Gender Representation in Video Games

By May 23, 2014 May 6th, 2016 Digital Media Context

Pac-Man can be considered one the first and most successful games of its time to be designed to appeal to a larger audience out with the usual target audience. The creator, Toru Iwatani attempted to combat the missing demographic of women, at the time the typical audience playing video games were young boys and teenagers, but they were also the ones being targeted by the developers. Finding that a large percentage of arcade games at that time were shooters, Iwatani found that on the whole women weren’t as enthusiastic about them as much as males.

He listened to what women had to say on the subject of games and created Pac-Man incorporating elements such as navigating through a maze, less aggressive character designs and gameplay elements such as eating to gain power.

Tamashii Hiroka, a popular YouTube user who focuses on creating Pokémon gaming content has been at the hands of unfair comments purely based on the fact she is a women in the gaming community. In a video, she explains here views on the role of women in games as well as her experience on YouTube.

She explains that due to gender roles around the time of emerging video games, women did not typically have as much access to computers and so for a long time most video games were marketed towards men. As Pac-Man showed it was the way games were marketed rather than their content that caused it to be a successful game for all genders. However this successful feat was shadowed by the later introduction of Ms. Pac-Man, specifically targeted towards girls. This basically said to girls “no, this game is for you” further isolating them from games.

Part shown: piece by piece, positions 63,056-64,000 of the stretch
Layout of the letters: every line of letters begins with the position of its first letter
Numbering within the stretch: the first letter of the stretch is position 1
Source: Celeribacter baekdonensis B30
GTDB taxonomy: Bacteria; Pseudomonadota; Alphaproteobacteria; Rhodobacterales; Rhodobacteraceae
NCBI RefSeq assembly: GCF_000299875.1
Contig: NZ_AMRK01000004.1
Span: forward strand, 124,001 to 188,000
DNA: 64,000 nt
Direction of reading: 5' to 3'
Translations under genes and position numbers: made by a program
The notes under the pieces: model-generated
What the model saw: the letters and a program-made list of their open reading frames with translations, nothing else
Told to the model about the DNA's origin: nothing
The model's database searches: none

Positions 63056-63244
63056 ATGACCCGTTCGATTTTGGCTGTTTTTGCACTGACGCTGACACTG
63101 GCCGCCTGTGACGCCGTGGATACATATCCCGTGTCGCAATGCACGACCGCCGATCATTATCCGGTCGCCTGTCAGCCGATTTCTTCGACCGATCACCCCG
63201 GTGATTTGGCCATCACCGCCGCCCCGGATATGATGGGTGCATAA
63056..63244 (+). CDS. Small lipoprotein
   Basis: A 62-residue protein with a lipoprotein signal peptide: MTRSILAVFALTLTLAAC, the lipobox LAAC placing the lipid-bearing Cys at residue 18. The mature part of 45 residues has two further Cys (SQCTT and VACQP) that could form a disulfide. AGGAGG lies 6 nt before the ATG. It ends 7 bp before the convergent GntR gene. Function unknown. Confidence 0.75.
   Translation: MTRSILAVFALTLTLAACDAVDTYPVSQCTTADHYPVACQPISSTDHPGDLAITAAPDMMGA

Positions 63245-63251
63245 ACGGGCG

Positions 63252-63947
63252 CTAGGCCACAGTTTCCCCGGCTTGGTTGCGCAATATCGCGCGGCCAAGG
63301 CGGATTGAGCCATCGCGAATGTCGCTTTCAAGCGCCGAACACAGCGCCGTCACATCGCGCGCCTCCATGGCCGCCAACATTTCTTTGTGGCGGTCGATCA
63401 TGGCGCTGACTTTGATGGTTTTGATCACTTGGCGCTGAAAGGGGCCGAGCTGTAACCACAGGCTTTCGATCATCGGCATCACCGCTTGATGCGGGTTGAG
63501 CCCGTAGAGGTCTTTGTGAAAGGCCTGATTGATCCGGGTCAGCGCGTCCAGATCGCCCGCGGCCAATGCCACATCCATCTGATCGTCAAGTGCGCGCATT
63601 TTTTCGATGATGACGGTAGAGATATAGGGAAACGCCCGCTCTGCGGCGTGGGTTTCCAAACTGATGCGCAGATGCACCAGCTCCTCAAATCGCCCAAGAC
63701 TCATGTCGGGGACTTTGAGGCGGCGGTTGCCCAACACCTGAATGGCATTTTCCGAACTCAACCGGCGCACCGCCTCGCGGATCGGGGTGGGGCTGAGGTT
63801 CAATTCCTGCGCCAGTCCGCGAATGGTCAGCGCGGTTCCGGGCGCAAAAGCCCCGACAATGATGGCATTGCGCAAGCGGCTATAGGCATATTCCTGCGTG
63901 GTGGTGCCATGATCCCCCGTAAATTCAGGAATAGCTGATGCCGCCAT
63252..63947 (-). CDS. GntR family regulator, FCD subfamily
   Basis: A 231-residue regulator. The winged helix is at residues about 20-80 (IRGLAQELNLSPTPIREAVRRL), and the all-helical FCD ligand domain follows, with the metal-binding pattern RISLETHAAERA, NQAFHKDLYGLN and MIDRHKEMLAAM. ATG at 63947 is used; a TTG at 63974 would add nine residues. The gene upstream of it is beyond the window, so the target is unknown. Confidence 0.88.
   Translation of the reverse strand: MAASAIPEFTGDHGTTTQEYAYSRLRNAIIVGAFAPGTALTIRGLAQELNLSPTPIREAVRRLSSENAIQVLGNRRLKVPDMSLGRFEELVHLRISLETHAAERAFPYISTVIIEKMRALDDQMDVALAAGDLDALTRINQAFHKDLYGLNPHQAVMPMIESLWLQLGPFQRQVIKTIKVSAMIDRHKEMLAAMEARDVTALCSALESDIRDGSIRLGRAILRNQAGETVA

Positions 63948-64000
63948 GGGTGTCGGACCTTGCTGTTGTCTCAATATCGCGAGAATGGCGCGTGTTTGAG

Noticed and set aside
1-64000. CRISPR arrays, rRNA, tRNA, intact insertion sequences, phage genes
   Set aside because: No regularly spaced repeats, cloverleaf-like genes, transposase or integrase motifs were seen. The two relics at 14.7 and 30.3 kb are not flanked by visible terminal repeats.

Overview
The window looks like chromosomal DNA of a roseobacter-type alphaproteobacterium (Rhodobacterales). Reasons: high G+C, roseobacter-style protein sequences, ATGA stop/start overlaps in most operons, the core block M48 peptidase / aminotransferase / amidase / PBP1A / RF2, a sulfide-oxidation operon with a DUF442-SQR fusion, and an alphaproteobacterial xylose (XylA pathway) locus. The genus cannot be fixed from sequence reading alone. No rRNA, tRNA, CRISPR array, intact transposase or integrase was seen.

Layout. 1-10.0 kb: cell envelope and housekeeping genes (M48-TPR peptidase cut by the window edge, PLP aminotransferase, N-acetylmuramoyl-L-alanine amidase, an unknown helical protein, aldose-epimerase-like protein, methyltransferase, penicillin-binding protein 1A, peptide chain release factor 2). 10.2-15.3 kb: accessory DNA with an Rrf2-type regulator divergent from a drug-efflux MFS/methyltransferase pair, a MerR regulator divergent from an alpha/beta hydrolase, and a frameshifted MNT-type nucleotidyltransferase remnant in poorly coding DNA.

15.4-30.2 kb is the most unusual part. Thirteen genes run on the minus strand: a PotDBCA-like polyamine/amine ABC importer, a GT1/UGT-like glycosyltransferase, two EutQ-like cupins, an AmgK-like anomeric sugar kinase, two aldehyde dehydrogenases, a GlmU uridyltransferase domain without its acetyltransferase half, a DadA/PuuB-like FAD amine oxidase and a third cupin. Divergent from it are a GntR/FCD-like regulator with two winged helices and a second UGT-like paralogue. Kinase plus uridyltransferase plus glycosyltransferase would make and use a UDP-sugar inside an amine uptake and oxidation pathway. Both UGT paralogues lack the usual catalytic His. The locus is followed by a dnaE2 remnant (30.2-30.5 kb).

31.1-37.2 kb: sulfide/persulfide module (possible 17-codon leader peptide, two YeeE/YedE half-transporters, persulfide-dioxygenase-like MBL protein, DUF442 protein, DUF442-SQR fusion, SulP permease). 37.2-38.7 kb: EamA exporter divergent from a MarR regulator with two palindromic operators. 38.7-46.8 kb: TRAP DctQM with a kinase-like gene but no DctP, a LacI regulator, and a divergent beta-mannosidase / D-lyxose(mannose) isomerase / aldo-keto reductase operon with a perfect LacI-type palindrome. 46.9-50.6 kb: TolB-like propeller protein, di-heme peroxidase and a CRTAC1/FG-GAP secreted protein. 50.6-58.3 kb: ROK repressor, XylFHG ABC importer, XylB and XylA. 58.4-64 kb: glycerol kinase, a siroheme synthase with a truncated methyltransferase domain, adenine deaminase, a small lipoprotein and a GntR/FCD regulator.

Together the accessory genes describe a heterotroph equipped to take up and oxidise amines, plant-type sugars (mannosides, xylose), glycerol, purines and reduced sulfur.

Most triple-A games have multi-million dollar budgets and in order to get funding investors have to be convinced. Many big budget mainstream game developers stick with a dependable target audience such as shooters, because they can depend on the title being financially successful. In order to change gender representation in games, developers have to stray from their formula, which is a risk they don’t seem to want to take.

Tamashii describes this as a “feedback loop” using Call of Duty as an example of a safe option when it comes to developing games avoiding risks.

The games industry on the whole is slowly moving towards a goal of better representation of women in games although perhaps not as quickly as people would like. Each year sees more inclusion of female characters within games as well as more creative and innovative ways to make games enjoyable for all.

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